Matcha tea is the most popular natural drink nowadays. To the point that the main international celebrities also drink it. Find out all its properties and where does it come from.
Unlike the rest of green tea types, matcha has the main feature of using the whole tea leaf for its production.
In fact, other teas use part of the leaves which are soaked in water and then strained. On the contrary, matcha requires the whole natural leaf which is processed until it becomes a natural powder.
But there is another big difference which lies in the proportion of health elements. Actually, matcha has a higher nutrient content by using the entire leaf and not discarding a single part.
Origin and cultivation
Currently, the main country that cultivates and produces matcha is Japan, although it is native to China. It started growing there, but the techniques for its care and production were developed in the former country.
Nevertheless, there are many countries that also cultivate and specially sell matcha now. This is due to its growing popularity as an alternative to coffee or green tea.
Matcha farmers follow a technique that was developed in Japan decades ago. They cover the crop with big cloths in order to delay its growth. Consequently, this will enhance the flavor of the leaves considerably.
Its harvest by hand takes place in the month of May. Then, they dry the leaves, a process that can last up to six months. As we said previously, the only parts of the plant used to make matcha powder is the leaf.
PreparationThe cultivation follows the traditional method, and we can also follow the traditional preparation at home. In fact, we can follow the advice from different experts.
In fact, we could say that making Matcha tea is a ritual in eastern countries since ancient times. This is not an exaggeration, since it is regarded as such in many oriental festivities.
It has its own utensils:
- Chashaku to measure the amount of tea.
- Chawan a wooden bowl used to mix the matcha tea powder with water.
- Chasen a kind of whisk made of bamboo that will help us blend the matcha tea with the water. It will help us obtain a drink without lumps and a thin layer of foam.
Finally, the resulting matcha tea has to be strained and served in a glass or cup. Then, you can enjoy its flavor and texture.
Traditionally, there are two ways of taking green matcha tea depending on the amount of powder we use:
- Usucha, or light, made with two grams of matcha tea.
- Koicha, or concentrate, made with four grams. Therefore, it has a thicker consistency.
Matcha tea has been studied in the last few decades due to its properties and benefits.
However, the specialists suggest drinking a small amount of this green tea per day.
Unlike green tea leaves that we can use at home, matcha has a higher caffeine content. Once again, this is due to the fact that the powder comes from the whole leaf. In fact, the specialists claim that a tablespoon of powder can double the amount of caffeine from a normal green tea bag.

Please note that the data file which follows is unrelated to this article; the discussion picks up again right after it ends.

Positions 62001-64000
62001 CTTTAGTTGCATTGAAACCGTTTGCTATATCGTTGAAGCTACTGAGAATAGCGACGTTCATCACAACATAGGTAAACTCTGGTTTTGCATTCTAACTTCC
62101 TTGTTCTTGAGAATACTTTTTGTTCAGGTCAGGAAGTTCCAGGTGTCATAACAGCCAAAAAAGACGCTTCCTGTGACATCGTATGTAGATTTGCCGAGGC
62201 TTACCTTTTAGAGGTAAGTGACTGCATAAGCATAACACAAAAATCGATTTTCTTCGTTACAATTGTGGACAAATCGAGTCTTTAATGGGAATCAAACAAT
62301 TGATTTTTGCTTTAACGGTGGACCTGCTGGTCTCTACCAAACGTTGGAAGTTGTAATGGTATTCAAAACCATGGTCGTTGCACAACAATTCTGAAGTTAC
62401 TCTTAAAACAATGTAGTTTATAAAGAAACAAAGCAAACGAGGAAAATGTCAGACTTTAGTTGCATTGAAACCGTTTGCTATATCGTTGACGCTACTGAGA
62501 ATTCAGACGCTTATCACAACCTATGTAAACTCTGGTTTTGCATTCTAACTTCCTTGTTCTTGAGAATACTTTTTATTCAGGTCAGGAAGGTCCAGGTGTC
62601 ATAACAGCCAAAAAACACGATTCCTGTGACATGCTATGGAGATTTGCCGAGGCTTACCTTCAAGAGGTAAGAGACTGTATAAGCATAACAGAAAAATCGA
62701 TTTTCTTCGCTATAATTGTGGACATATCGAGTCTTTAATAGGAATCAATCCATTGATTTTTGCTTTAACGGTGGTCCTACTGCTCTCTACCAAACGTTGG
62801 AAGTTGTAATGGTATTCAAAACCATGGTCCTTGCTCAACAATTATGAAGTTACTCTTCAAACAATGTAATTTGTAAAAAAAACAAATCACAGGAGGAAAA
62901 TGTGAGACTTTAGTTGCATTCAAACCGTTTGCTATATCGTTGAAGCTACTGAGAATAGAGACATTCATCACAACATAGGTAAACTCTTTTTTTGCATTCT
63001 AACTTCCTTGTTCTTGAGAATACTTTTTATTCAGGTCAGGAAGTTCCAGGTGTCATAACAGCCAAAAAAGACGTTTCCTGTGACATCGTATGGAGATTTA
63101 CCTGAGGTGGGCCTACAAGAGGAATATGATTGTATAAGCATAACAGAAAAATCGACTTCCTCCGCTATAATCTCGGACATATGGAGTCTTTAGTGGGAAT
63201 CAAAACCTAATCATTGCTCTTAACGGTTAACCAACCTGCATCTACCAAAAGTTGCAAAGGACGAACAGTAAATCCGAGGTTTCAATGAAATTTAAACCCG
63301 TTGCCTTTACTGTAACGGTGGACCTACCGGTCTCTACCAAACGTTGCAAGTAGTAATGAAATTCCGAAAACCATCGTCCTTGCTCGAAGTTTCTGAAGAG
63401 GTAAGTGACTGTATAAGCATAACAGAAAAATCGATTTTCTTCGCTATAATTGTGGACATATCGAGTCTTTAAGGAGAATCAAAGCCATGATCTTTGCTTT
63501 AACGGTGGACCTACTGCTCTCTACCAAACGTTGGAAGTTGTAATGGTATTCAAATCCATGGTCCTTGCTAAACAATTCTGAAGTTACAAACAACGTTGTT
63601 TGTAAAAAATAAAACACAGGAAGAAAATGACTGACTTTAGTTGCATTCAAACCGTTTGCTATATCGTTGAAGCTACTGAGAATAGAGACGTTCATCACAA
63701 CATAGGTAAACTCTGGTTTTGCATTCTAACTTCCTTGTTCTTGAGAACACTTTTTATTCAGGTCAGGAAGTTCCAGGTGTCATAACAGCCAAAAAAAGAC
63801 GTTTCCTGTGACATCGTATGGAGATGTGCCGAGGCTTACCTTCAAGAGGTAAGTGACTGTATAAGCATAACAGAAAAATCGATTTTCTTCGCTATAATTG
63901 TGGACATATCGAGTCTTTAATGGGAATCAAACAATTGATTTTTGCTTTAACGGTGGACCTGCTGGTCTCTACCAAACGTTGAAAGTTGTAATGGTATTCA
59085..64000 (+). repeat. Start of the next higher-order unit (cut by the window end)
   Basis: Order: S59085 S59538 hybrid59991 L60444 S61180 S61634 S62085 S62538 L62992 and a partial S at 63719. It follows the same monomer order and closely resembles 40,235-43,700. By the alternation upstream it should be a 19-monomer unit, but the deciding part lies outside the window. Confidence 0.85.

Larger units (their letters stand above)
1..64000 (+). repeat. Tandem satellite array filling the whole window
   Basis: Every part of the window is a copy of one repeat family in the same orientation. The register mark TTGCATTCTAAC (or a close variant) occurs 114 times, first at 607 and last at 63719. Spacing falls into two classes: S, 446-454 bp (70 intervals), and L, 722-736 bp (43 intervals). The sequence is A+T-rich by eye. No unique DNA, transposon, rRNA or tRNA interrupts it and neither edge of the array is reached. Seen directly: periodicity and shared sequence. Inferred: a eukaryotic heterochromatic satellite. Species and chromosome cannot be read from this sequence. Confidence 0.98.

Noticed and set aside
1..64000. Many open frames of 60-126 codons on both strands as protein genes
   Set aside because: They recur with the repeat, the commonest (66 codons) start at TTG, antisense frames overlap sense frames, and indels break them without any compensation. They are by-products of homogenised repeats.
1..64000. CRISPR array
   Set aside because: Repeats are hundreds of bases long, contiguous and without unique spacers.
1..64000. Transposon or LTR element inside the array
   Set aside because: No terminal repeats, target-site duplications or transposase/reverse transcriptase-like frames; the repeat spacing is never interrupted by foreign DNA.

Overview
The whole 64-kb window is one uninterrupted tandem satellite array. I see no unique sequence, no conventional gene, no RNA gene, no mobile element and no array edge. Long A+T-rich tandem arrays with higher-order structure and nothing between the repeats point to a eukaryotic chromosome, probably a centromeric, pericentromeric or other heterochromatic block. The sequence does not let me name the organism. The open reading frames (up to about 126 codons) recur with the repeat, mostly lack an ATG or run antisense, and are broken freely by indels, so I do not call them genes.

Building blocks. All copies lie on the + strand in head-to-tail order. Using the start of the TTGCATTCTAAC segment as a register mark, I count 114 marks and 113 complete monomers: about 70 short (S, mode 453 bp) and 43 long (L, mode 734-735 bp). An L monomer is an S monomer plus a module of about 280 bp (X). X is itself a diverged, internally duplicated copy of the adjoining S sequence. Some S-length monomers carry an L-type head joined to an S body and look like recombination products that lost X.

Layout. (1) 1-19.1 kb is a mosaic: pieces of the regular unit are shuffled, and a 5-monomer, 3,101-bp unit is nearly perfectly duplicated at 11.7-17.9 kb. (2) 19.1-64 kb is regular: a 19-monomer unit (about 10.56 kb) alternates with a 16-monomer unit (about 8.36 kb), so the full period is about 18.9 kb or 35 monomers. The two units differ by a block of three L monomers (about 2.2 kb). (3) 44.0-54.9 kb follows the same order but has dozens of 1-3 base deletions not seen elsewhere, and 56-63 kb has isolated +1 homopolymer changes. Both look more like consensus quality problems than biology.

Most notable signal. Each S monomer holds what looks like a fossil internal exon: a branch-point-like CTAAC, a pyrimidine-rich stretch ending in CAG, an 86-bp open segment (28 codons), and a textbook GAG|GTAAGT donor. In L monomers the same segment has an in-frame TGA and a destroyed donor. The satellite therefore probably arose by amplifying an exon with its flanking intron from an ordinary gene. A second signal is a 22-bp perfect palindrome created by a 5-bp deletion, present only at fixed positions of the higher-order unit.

That is why many people have replaced their morning coffee for a cup of matcha tea. Actually, the studies have proven how the latter can enhance your metabolism in a 40% (supporting weight loss). Moreover, it also regulates the blood sugar levels.
Benefits of Matcha Tea
Said elements contribute to stabilizing the free radicals which can damage the cells from our body.
The main reason why it has a high antioxidant content is the fact it comes from the whole leaf, unlike other teas.
Weight loss support
Green tea varieties are known for supporting weight loss. In fact, they produce a thermogenic effect that stimulates the fat burning processes of our body. So much so that many studies show how we can lose weight by combining daily physical exercise with green tea.
Blood sugar levels control
It is purer than green tea, which is why it has an enhanced effect when it comes to controlling the blood sugar when compared to green tea. Actually, the studies have proven that it can lower the blood sugar between a 15 and 20%.
Other aspects: disease protection
Although there are no studies on humans, some of them have been conducted on animals to see if it can prevent cancer.
One of them concluded that matcha tea slowed down the growth of breast cancer cells in rats.
Dose of Matcha
Even if there are no serious interactions, the experts advise a moderate intake of matcha tea. This is due to its caffeine and theine content.
Possible side effects of Matcha
These are some of the side effects. Although these tend to appear with excessive amounts of Matcha tea.
Matcha in recipes
Due to its growing popularity, some people have experimented with matcha in the kitchen, coming up with interesting recipes.
There are many desserts that use matcha tea to decorate and even cold or hot drinks that also use it.
- Bonuccelli G, Sotgia F, Lisanti MP. Matcha green tea (MGT) inhibits the propagation of cancer stem cells (CSCs), by targeting mitochondrial metabolism, glycolysis and multiple cell signalling pathways. Aging (Albany NY). 2018 Aug 23;10(8):1867-1883. doi: 10.18632/aging.101483.
- Willems MET, Şahin MA, Cook MD. Matcha Green Tea Drinks Enhance Fat Oxidation During Brisk Walking in Females. Int J Sport Nutr Exerc Metab. 2018 Sep 1;28(5):536-541. doi: 10.1123/ijsnem.2017-0237. Epub 2018 Jun 19.
- Dietz C, Dekker M, Piqueras-Fiszman B. An intervention study on the effect of matcha tea, in drink and snack bar formats, on mood and cognitive performance. Food Res Int. 2017 Sep;99(Pt 1):72-83. doi: 10.1016/j.foodres.2017.05.002. Epub 2017 May 5.
- Weiss DJ, Anderton CR. Determination of catechins in matcha green tea by micellar electrokinetic chromatography. J Chromatogr A. 2003 Sep 5;1011(1-2):173-80.
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